Tag Archives: HSN

Is Social the Future of Television? You Better Believe It!

Have you heard of YouToo?

YouToo. Be On TV.

YouToo is the world’s first social tv network allowing viewers to interact with one another over a national cable television network.

Youtoo claims to be “the next frontier of social networking” because it’s both a social network and a television network which uses “advanced technology that makes them work together.”

What about Trendrr?

Trendrr. More signal. Less noise.

Trendrr is a tech solution that helps content producers process and understand the multiple streams of data from television, online, and social media, and put that data to use.

Trendrr measures the social media activities tied to television broadcasts, and the increasingly significant impact that social has on brands and audiences.

You must have heard of Revolt, right?

Sean Combs is launching a new network called Revolt.

Revolt is the new music video cable network of Sean “P Diddy” Combs that’s slated to launch next year on Comcast.

With a focus on artists, Revolt’s mission is to revolutionize the way artists are promoted using social as a platform.

These are just a few of the brands that are focusing on ‘social television‘ the intersection of television, social media, connected devices and audiences.

So what does it all mean?

It means that there is a growing nexus between television and social interaction, and businesses are paying attention.

The recent record-breaking numbers in viewership and social chatter with the Super Bowl, Grammy Awards and the Oscars, aptly demonstrates this point.

More importantly, the availability of low-priced, more powerful smartphones and tablets, means that more people will have the ability to take advantage of these intersections.

Connected devices make it even easier for brands to interact with their audiences, regardless of whether they’re in front of traditional television screens or not.

It also creates opportunities for brands to engage audiences in ways that simply didn’t exist as recent as a year ago.

Twitter hashtags, on-screen QR codes, text calls-to-action, voting and integrated mobile apps are just a few of the methods television programmers have embraced to become more social.

Home shopping networks, like HSN, have been leading the way for years, giving shoppers the ability to browse for products and make purchases from the convenience of their couches, home computers or mobile phones.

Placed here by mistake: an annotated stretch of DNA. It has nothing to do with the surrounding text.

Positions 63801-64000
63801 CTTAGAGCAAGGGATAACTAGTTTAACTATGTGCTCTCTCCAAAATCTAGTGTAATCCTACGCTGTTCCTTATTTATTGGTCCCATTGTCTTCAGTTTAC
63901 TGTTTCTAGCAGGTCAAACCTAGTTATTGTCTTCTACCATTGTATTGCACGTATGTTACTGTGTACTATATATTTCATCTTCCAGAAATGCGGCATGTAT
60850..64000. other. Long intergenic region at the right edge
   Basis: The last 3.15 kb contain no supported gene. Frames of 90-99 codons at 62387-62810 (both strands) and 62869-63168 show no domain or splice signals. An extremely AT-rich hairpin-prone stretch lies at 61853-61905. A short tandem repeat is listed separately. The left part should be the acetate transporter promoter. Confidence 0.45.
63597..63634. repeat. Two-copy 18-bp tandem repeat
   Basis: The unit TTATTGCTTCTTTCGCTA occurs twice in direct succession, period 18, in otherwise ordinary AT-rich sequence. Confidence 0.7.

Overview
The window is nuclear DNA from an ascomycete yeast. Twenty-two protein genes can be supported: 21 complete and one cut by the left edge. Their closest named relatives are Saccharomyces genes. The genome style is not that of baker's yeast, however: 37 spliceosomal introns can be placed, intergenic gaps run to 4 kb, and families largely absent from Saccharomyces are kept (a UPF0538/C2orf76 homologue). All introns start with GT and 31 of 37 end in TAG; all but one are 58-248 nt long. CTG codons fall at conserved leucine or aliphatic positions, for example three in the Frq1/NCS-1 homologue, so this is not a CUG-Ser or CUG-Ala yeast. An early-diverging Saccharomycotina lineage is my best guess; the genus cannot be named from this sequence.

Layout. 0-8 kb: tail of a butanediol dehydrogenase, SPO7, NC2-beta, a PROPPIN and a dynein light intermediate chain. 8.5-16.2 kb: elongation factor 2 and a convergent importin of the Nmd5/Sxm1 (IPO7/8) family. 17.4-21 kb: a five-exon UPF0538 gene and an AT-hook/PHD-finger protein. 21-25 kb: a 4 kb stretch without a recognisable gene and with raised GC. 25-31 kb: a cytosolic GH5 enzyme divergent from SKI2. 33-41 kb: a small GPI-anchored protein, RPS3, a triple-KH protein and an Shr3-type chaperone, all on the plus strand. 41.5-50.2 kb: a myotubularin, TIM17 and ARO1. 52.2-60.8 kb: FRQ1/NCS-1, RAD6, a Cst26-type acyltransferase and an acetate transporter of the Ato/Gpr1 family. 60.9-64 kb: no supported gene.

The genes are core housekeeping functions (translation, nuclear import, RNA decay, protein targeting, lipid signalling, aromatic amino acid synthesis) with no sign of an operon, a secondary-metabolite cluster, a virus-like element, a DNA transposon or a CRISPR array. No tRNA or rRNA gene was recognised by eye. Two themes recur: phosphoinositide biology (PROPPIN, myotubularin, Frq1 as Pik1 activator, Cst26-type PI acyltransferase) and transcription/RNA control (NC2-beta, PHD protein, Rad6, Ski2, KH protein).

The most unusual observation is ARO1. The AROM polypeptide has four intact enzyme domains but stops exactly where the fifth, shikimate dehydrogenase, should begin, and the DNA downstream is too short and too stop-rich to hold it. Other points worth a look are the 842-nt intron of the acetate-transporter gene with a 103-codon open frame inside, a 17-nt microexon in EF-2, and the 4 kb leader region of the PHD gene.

I suspect that this trend will continue well into the conceivable future, which¬†will undoubtedly provide even greater opportunities for brands to interact ‘socially’ with their audiences.

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Home Shopping Apps. HSN’s got the goods. Literally.

Home shopping on steroids!

I’m not an avid shopper.

Every once in a while, I’ll hit the store to pick up an item or two.

Most of my shopping is done online, and in response to a real need.

Christmas, birthdays, anniversaries, Valentine’s Day, etc., are when my shopping cap goes on, and I generally handle my business.

So shopping (outside of essentials) is never high on my list of priorities.

But that’s just me.

There’s a whole other world of shoppers, who take shopping very seriously: the home shopper.

If you’re into home shopping, then anytime is a good time to shop.

If there’s a bargain, you’re looking for it.

While shopping used to require getting into the car and heading to a mall, strip mall, flea market, or consignment store, the home shopper now has a number of different outlets for getting their shopping on (and I’m not talking catalogues either).

QVC, HSN and ShopNBC are probably some of the most well known brands in home shopping.

They’ve each got channels devoted entirely to giving shoppers steep discounts on everything from watches to sewing machines.